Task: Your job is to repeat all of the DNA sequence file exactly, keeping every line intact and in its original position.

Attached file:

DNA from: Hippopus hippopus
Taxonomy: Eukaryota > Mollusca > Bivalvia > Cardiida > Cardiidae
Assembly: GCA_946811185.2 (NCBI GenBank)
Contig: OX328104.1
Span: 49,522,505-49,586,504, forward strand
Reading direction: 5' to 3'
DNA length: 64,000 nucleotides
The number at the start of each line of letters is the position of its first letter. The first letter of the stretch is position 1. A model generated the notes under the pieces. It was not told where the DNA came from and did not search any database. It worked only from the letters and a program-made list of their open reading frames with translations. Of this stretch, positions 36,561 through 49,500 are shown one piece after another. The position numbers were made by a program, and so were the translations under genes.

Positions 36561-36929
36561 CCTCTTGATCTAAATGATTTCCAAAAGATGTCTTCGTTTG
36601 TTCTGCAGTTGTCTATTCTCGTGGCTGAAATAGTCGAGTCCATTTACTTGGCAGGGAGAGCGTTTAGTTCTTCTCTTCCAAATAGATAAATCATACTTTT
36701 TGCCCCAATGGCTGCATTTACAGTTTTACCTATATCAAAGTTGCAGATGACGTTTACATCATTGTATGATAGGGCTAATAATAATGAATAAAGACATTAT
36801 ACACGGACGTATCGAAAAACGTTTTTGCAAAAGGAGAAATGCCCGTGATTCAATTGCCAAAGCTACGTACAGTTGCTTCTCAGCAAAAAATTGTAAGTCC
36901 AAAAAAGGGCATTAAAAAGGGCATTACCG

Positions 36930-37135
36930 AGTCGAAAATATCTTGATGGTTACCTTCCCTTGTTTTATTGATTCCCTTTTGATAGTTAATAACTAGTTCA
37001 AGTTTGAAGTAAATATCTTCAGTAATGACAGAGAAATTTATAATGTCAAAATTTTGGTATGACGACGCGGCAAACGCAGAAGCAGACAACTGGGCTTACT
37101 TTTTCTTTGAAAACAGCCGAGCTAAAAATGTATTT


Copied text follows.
DNA from: Hippopus hippopus
Taxonomy: Eukaryota > Mollusca > Bivalvia > Cardiida > Cardiidae
Assembly: GCA_946811185.2 (NCBI GenBank)
Contig: OX328104.1
Span: 49,522,505-49,586,504, forward strand
Reading direction: 5' to 3'
DNA length: 64,000 nucleotides
The number at the start of each line of letters is the position of its first letter. The first letter of the stretch is position 1. A model generated the notes under the pieces. It was not told where the DNA came from and did not search any database. It worked only from the letters and a program-made list of their open reading frames with translations. Of this stretch, positions 36,561 through 49,500 are shown one piece after another. The position numbers were made by a program, and so were the translations under genes.

Positions 36561-36929
36561 CCTCTTGATCTAAATGATTTCCAAAAGATGTCTTCGTTTG
36601 TTCTGCAGTTGTCTATTCTCGTGGCTGAAATAGTCGAGTCCATTTACTTGGCAGGGAGAGCGTTTAGTTCTTCTCTTCCAAATAGATAAATCATACTTTT
36701 TGCCCCAATGGCTGCATTTACAGTTTTACCTATATCAAAGTTGCAGATGACGTTTACATCATTGTATGATAGGGCTAATAATAATGAATAAAGACATTAT
36801 ACACGGACGTATCGAAAAACGTTTTTGCAAAAGGAGAAATGCCCGTGATTCAATTGCCAAAGCTACGTACAGTTGCTTCTCAGCAAAAAATTGTAAGTCC
36901 AAAAAAGGGCATTAAAAAGGGCATTACCG

Positions 36930-37135
36930 AGTCGAAAATATCTTGATGGTTACCTTCCCTTGTTTTATTGATTCCCTTTTGATAGTTAATAACTAGTTCA
37001 AGTTTGAAGTAAATATCTTCAGTAATGACAGAGAAATTTATAATGTCAAAATTTTGGTATGACGACGCGGCAAACGCAGAAGCAGACAACTGGGCTTACT
37101 TTTTCTTTGAAAACAGCCGAGCTAAAAATGTATTT